ABC-CLIO Online History Award
The ABC-CLIO Online History Award is offered every other year beginning in 2005. It consists of $2,500 donated by ABC-CLIO, a publisher of reference materials in the field of history, and a citation. The award recognizes the accomplishments of a person or a group of people producing (1) a freely available online historical collection, or (2) an online tool tailored for the purpose of finding historical materials, or (3) an online teaching aid stimulating creative historical scholarship.
The award seeks to encourage the development of freely available, sustainable online history resources by singling out innovative projects and the individuals who created them. Projects shall have been completed (or, in the case of a regularly updated database, well established) in the two years prior to nomination and serve as a model for broader emulation. Examples can include:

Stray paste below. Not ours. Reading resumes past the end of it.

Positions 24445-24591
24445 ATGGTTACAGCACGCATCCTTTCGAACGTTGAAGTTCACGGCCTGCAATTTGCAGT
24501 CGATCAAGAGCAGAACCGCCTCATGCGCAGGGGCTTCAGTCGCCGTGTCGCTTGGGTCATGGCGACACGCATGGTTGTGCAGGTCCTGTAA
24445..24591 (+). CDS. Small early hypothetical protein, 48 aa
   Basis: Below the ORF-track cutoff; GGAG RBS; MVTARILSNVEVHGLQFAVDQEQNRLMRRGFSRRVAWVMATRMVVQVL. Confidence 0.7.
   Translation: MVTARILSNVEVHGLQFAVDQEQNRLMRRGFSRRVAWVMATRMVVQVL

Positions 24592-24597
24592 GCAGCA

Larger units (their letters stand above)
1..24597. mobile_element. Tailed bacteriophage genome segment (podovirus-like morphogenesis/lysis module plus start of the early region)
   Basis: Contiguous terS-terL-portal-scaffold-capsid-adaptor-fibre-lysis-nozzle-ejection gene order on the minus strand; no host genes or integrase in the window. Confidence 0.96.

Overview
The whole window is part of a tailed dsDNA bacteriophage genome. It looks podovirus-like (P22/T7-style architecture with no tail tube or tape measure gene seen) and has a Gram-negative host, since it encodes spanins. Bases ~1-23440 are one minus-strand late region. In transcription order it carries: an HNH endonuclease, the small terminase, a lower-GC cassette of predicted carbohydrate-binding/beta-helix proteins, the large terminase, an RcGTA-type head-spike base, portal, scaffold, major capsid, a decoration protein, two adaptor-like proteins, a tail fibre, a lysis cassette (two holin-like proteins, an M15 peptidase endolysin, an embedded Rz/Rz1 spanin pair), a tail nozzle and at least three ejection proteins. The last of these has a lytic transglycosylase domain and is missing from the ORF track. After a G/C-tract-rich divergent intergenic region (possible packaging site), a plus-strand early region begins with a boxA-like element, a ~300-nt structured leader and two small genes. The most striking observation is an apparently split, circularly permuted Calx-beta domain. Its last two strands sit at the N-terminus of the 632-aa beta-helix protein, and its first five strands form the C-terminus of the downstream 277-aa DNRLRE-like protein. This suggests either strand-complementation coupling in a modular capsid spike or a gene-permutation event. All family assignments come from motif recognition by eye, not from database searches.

- Primary sources digitized from the collections of more than one repository
- Guides to research on an historical subject that span multiple formats and repositories
- Databases incorporating citations, annotations, text, multimedia, and/or hyperlinks
- Presentations of an historical theme stimulating new approaches to its teaching
The nominee(s) must be employed by a library or educational institution during the year prior to nomination for the award; institutions do not qualify. There is no restriction on the nominating individual.
The deadline for nominations is January 15.
2013. Brian Grubbs, Springfield-Greene County (Mo.) Library District for "Community and conflict: The impact of the Civil War in the Ozarks,"
2011. Stephen Robertson, Shane White, Stephen Garton and Graham White, University of Sydney, Australia for Digital Harlem: Everyday Life, 1915-1930.
2009. Ken Middleton, Middle Tennessee State University, for Discovering American Women's History Online.
2007. Faith Jones, head of Literature and Language Collection, Mid-Manhattan Library, the New York Public Library, for The Yizkor Books Project
2005. Oregon Historical Society for the Oregon History Project